[Remainder of Article]
We were told a few days since in Washington, that a gentleman of
Paris had left, by his will, about ONE MILLION
of Dollars, for the purpose of endowing a National University in that
city. We learned also that the constituted authorities of the city
had received official information of the fact, with a copy of the
will. The Alexandria Gazette alludes to the rumor. Could not the
National Intelligencer satisfy the public curiosity on the subject?
We have the pleasure to inform our friend of the Arena, that we believe his intelligence is substantially correct. We learn that information has been received by the Government, that such a bequest was made by some English gentleman of fortune, and that the sum of 200,000 pounds sterling will in all probability inure to this city for the erection and endowment of a University. The money, we understand, was bequeathed in the first instance to the only son of the testator, but in case of his death without heir, to go to the City of Washington for the purpose above stated. That contingency occurred, and the princely legacy accrues to the city. It is probable that the President will communicate the fact to Congress early in the next session.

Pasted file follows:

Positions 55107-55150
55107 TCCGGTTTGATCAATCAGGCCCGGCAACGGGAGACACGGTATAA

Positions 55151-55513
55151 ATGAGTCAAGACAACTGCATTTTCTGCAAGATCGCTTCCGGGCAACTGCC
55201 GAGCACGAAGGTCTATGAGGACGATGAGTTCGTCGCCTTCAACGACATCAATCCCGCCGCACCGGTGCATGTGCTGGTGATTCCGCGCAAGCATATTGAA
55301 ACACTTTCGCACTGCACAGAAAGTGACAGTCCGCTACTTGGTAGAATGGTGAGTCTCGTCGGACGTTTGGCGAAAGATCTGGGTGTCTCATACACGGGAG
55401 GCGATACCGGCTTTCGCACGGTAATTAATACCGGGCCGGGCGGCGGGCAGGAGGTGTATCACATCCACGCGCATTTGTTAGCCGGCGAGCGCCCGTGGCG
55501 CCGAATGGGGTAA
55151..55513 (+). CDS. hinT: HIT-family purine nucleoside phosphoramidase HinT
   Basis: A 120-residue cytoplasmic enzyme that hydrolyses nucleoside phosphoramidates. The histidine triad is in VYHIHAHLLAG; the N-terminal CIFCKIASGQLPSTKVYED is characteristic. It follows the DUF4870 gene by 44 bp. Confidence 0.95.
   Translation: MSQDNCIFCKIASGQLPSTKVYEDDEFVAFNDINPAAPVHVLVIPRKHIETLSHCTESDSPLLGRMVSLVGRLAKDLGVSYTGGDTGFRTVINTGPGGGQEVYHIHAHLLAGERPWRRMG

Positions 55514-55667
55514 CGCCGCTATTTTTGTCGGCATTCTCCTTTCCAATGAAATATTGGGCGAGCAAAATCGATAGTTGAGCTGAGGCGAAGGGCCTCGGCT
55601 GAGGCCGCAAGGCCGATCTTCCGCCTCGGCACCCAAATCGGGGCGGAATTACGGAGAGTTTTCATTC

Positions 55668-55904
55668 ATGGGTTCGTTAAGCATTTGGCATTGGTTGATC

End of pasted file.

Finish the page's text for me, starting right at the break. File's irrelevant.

The LEGACY. -- We understand that it would be more accurate to say, that the English legacy of £200,000 was bequeathed "to the United States, for the purpose of establishing a University at the seat of government for the promotion of arts and sciences." The money, we are informed, is in the hands of the Lord Chancellor of England, ready to be paid over conformably to the will, which fact he has communicated to our government, with a copy of the will.